People in the U.S. from Honduras, and to a lesser extent, Nicaragua, who were in the U.S. at the time, legally or illegally, who did not want to return to their storm-damaged countries were granted the right to stay legally in the U.S., and to work here on the grounds that those two countries, at least temporarily, were prevented from ‘adequately handling the return of [their] nationals.’ The government’s term is Temporary Protected Status (TPS).


7. Ex-H1-Bs Revealed as Times Square Bomber and, Probably, Wall St. Schemer

Excerpt: It has been revealed that the Times Square bomber was once an H-1B nonimmigrant worker at one point in his immigration history, and it is likely that the main schemer in the Goldman Sachs mortgage scandal was one, too.

These are just two more blows to a once-mighty foreign worker program that has fallen on multiple hard times. Applications for the program – presumably depressed by the recession – have dropped to all-time lows and it appears that USCIS has started to run an ad on its website to drum up more business.


8. ‘Temporary’ Status Means Never Having to Go Home

Excerpt: Well, knock me over with a feather! The ‘Temporary’ Protected Status for a total of about 70,000 Honduran and Nicaraguan illegal aliens, which was set to expire in July, has been extended til January of 2012. You know when they were first given this ‘temporary’ amnesty? Almost 11 years ago. Only in Washington, where $1 billion is chump change and terrorism is a ‘man-caused disaster,’ would 11 years be considered temporary.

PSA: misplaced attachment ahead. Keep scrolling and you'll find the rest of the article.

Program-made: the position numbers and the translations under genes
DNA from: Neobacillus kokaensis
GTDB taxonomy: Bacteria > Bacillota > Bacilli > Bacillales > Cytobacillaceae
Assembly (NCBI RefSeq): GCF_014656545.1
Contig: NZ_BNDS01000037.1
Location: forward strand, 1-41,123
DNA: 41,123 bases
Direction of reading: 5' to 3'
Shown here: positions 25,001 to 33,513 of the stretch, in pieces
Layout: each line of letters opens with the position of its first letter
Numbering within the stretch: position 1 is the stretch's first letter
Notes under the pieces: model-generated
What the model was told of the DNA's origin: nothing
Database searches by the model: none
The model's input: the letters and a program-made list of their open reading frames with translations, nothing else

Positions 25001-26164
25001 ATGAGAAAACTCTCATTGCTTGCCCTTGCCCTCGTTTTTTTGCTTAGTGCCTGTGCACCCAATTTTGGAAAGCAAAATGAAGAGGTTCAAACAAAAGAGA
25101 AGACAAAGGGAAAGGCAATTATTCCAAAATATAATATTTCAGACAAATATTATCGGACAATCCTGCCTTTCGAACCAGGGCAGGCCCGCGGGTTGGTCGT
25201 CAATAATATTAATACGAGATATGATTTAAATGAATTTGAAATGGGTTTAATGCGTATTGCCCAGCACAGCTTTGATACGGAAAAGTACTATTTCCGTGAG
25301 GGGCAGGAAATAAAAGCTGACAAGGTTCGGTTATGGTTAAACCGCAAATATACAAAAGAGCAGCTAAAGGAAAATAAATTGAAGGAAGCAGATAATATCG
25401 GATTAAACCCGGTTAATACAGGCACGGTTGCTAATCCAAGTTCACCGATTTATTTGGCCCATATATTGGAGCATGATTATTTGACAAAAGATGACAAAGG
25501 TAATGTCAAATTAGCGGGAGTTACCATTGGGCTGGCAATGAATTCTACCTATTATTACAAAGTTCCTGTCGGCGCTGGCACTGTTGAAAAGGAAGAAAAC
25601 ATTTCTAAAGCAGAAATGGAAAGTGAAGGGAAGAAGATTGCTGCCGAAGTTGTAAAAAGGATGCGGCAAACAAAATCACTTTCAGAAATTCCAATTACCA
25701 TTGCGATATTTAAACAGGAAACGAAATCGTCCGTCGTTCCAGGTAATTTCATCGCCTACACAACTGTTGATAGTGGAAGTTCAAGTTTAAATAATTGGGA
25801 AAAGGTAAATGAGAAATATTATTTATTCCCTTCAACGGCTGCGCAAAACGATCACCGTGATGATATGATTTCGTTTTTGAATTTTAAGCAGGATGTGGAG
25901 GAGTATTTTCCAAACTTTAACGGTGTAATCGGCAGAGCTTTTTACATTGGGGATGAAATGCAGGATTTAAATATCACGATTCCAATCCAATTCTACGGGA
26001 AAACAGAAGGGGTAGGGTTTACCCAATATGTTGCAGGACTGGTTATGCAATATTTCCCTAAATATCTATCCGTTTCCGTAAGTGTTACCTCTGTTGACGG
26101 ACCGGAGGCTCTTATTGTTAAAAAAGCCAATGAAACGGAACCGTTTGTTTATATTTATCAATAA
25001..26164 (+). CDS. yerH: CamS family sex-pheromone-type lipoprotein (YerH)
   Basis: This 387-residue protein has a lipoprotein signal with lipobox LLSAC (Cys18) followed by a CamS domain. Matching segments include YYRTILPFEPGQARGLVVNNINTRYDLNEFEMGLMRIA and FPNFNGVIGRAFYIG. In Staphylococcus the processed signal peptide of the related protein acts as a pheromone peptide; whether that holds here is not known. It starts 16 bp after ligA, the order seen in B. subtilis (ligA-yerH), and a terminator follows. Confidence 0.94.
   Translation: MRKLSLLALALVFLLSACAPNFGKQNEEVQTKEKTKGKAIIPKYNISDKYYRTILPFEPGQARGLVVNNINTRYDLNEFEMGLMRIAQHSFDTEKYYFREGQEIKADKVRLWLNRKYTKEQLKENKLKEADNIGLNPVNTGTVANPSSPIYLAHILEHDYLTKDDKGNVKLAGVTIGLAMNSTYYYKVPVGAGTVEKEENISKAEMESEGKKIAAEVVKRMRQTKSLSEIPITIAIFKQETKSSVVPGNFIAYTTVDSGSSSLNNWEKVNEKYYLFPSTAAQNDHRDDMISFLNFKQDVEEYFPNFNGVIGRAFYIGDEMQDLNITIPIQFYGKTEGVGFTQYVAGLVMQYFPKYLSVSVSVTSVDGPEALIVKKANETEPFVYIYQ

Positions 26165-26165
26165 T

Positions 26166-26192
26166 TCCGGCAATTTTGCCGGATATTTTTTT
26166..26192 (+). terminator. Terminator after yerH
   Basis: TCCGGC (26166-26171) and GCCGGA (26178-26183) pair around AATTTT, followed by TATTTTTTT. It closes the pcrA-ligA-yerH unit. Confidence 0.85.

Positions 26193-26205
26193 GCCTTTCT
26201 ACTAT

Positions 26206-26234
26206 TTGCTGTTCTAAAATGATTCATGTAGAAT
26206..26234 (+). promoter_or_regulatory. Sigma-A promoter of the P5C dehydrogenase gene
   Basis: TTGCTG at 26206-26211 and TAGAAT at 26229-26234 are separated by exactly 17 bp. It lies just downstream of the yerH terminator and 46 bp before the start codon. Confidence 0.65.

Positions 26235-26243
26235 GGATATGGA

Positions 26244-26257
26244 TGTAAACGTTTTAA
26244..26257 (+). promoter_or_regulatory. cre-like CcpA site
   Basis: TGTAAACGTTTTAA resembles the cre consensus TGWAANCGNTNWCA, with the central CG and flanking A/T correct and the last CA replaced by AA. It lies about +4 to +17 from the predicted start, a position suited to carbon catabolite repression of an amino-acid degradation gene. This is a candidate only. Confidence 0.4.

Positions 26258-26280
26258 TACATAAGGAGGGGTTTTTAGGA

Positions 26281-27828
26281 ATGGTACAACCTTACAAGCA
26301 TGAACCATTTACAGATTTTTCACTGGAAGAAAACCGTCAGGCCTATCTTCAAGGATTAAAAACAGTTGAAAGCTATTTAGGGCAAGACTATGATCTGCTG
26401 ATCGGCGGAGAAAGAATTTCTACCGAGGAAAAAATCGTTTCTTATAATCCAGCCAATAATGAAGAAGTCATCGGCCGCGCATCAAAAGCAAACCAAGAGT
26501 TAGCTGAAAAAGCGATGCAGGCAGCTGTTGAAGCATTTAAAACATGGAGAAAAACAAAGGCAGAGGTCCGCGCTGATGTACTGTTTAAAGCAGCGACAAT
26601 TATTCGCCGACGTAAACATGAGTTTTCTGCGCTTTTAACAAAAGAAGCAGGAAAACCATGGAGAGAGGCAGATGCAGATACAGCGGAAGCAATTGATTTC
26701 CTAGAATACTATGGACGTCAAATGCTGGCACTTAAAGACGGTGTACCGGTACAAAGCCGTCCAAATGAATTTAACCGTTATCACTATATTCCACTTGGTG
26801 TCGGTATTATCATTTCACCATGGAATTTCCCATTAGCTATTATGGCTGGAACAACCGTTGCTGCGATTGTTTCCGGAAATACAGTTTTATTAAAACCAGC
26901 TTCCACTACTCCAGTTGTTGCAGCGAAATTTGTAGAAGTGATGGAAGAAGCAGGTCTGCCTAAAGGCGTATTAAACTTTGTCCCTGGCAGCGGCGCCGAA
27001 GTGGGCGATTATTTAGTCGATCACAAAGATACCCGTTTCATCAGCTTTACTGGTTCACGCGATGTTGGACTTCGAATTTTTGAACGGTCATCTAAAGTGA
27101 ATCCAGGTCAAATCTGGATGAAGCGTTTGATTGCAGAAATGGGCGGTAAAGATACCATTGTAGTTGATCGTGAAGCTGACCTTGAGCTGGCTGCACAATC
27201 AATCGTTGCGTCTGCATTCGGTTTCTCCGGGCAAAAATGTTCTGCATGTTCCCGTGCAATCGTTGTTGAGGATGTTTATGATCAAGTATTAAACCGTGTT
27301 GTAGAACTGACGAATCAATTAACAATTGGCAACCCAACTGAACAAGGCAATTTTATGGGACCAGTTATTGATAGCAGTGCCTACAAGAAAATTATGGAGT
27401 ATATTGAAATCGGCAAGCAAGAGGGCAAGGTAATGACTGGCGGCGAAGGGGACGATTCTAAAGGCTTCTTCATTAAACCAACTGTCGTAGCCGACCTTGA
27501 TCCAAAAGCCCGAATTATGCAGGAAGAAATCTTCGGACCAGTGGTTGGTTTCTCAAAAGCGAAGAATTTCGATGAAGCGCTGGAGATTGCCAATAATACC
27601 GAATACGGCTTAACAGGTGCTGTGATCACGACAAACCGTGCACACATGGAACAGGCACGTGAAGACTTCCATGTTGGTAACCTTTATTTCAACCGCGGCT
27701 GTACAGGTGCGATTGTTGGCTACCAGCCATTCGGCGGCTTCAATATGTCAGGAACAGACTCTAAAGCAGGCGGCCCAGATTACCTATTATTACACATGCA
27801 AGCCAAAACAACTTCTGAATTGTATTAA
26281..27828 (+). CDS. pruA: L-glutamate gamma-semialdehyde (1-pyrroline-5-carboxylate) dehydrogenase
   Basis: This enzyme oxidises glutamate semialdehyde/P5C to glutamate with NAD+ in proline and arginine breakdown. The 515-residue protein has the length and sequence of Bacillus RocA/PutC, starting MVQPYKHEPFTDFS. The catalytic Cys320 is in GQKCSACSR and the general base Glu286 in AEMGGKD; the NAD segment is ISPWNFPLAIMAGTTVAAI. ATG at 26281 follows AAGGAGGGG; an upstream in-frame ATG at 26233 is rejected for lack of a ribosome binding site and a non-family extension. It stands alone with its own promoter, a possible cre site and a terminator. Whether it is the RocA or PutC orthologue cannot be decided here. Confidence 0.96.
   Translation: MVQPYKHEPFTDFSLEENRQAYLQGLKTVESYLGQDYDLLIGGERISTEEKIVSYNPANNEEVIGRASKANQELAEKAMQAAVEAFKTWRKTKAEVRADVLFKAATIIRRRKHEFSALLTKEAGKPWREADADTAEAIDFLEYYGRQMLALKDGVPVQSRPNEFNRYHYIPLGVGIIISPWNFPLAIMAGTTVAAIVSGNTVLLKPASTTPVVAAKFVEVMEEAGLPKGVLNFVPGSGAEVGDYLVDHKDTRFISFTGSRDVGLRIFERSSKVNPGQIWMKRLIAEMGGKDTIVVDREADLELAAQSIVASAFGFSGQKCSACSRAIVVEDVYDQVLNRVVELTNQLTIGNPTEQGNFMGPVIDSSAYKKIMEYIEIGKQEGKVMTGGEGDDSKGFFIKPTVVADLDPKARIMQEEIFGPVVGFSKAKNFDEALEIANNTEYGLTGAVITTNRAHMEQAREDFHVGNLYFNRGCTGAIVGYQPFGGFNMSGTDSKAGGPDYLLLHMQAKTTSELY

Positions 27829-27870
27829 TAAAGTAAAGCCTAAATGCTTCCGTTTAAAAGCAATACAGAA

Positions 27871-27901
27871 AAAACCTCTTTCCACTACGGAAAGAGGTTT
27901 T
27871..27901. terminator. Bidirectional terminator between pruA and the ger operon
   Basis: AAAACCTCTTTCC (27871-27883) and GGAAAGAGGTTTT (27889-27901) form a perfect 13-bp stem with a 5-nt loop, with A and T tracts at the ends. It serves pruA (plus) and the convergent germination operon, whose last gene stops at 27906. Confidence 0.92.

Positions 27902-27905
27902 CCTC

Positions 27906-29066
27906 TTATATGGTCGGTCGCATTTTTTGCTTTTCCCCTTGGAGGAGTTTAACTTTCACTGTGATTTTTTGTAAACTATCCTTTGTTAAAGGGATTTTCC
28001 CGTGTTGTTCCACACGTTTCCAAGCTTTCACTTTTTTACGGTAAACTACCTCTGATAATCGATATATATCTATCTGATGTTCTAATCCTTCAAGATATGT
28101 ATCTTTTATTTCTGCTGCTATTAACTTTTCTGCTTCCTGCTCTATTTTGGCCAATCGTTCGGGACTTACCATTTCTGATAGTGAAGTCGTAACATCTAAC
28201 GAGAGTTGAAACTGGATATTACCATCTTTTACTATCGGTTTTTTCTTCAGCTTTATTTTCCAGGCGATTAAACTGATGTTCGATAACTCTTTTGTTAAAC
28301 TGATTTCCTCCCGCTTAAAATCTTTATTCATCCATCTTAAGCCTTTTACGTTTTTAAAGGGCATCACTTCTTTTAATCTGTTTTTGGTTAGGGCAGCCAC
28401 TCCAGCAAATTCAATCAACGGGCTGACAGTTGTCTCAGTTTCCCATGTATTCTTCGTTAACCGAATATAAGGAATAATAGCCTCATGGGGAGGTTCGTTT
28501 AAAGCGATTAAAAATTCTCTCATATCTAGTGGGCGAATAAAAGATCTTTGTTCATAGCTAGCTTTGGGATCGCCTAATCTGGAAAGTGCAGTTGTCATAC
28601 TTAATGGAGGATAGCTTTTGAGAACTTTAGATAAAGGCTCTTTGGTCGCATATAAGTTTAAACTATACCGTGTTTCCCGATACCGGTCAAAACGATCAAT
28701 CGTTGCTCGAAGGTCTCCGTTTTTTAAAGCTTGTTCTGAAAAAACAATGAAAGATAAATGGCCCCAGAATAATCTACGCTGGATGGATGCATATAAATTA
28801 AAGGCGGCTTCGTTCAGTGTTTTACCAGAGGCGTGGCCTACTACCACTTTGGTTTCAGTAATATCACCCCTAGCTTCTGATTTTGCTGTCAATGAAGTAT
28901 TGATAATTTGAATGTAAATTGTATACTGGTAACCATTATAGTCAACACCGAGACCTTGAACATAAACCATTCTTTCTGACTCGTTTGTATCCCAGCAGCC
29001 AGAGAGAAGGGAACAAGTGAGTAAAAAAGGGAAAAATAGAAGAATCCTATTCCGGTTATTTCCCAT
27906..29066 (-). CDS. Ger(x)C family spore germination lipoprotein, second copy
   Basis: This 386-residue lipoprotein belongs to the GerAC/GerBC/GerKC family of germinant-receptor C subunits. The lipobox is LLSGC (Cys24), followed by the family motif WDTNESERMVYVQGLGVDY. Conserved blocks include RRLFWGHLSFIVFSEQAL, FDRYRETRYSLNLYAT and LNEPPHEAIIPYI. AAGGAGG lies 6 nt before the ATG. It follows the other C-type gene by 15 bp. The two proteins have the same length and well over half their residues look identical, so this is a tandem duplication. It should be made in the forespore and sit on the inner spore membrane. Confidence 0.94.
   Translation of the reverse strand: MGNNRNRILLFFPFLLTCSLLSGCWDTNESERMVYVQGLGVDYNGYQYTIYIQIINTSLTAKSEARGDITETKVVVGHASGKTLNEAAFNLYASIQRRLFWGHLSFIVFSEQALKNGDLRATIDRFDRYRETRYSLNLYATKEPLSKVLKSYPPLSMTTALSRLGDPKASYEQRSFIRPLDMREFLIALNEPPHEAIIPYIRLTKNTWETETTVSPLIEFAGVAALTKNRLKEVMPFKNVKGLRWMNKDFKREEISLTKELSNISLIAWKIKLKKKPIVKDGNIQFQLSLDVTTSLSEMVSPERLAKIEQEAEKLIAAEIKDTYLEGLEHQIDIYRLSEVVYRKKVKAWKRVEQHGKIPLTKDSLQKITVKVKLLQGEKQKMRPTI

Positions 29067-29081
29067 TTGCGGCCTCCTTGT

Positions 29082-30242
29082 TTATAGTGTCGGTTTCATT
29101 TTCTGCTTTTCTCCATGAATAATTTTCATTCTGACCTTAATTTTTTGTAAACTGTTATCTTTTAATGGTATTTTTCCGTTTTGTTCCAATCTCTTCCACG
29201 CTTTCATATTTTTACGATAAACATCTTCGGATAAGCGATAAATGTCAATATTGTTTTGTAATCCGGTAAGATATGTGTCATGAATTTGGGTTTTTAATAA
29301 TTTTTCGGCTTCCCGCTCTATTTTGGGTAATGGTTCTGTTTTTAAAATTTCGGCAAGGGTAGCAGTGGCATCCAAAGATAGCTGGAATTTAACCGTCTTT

9. Ignoring Their Betters

Excerpt: Despite (or maybe because of) the sustained elite attack on the Arizona law, public support is holding steady. A new poll from Investors Business Daily finds 2 to 1 support for the bill nationwide, about the same as the NYT/CBS poll (combining the 51 percent who said it was about right and the 9 percent who said it didn’t go far enough) and Rasmussen.


10. Immigration Lobbyist Skewered in ‘Casino Jack’ Movie

Excerpt: How often does a nefarious immigration lobbyist get featured in a movie?

Not often, but the exception, Jack Abramoff, plays the lead role in an about-to-be released documentary, ‘Casino Jack and the United States of Money,’ shown in a preview last night on the campus of George Washington University, here in the District of Columbia.


11. Why the Tea Party Movement Must Oppose Illegal Immigration and Amnesty

Excerpt: While I was working on legislation designed to address the problems associated with illegal alien driven, child identity theft in Utah, a supporter of the ‘Tea Party’ movement asked me why I was so concerned about illegal immigration. ‘After all, aren’t illegal immigrants just good, hard working people who are trying to make a better life for themselves and their families,’ he asked.

I responded that illegal immigration is a direct to threat to constitutionally limited government, the rule of law, free markets, private property, individual freedom, and fiscal responsibility.

The above is a press release from from Center for Immigration Studies. 1522 K St. NW, Suite 820, Washington, DC 20005, (202) 466-8185 fax: (202) 466-8076. Email: center@cis.org. The Center for Immigration Studies is an independent research institution which examines the impact of immigration on the United States.